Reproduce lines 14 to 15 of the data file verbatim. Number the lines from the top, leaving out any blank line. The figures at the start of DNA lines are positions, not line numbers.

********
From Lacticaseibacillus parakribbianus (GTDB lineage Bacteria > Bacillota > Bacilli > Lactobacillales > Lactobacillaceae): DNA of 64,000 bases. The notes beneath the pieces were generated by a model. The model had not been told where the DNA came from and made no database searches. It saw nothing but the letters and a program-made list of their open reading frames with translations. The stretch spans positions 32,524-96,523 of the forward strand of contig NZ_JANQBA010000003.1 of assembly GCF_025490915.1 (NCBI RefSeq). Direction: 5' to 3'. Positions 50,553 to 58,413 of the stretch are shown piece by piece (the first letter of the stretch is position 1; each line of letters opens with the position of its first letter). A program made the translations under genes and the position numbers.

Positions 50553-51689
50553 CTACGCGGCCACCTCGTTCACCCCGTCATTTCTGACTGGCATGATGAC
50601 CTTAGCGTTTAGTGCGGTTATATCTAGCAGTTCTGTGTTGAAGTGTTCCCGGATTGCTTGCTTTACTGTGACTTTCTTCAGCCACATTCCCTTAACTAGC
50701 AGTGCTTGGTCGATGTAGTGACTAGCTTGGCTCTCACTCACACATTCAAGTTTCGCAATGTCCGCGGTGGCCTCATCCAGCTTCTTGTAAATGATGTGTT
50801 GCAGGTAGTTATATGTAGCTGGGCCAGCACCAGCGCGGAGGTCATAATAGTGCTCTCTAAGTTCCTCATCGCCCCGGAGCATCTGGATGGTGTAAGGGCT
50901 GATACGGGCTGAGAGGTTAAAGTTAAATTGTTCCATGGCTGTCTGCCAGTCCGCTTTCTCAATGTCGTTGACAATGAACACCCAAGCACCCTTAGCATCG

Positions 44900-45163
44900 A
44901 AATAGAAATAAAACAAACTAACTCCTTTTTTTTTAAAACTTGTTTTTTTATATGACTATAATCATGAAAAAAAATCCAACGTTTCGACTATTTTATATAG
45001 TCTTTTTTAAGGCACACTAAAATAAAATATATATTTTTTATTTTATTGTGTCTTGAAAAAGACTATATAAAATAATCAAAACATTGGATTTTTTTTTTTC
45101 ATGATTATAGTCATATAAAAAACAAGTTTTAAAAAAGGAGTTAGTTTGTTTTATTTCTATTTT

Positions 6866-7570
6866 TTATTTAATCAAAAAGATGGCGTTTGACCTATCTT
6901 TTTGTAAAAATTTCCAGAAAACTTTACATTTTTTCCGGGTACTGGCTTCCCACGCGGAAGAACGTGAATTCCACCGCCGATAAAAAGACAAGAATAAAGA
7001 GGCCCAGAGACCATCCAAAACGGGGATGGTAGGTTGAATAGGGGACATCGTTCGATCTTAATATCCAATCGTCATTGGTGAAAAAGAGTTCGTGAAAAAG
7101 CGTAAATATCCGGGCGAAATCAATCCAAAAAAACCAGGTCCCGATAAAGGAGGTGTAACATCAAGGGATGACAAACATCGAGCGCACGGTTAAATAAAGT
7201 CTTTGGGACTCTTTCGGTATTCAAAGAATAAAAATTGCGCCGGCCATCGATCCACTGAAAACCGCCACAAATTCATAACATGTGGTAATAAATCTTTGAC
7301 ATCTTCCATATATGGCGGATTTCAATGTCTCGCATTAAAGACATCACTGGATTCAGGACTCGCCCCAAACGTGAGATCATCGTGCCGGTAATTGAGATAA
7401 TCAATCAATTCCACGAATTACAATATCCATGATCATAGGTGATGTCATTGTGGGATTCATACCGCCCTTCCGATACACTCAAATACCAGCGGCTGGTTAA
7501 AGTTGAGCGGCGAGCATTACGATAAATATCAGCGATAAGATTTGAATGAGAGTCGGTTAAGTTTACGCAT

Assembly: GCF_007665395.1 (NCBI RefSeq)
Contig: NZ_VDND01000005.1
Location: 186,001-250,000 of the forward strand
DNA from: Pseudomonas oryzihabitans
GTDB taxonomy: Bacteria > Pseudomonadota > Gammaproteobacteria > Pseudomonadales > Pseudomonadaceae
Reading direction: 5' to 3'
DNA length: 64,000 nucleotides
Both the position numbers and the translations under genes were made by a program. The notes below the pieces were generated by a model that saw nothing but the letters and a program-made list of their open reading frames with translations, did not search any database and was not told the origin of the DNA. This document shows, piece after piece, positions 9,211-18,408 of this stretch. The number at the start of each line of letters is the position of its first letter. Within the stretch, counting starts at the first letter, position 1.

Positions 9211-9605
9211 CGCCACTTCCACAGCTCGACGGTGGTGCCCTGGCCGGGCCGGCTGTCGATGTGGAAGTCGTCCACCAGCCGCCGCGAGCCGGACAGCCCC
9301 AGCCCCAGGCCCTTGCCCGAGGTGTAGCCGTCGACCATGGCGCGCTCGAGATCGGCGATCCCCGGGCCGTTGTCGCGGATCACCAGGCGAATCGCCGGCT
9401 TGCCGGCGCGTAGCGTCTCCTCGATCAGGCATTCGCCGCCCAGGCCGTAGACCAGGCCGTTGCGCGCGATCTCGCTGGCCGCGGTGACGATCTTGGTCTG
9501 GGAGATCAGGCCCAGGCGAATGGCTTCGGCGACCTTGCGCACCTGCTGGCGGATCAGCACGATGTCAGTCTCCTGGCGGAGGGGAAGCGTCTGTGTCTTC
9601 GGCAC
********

6866 TTATTTAATCAAAAAGATGGCGTTTGACCTATCTT
6901 TTTGTAAAAATTTCCAGAAAACTTTACATTTTTTCCGGGTACTGGCTTCCCACGCGGAAGAACGTGAATTCCACCGCCGATAAAAAGACAAGAATAAAGA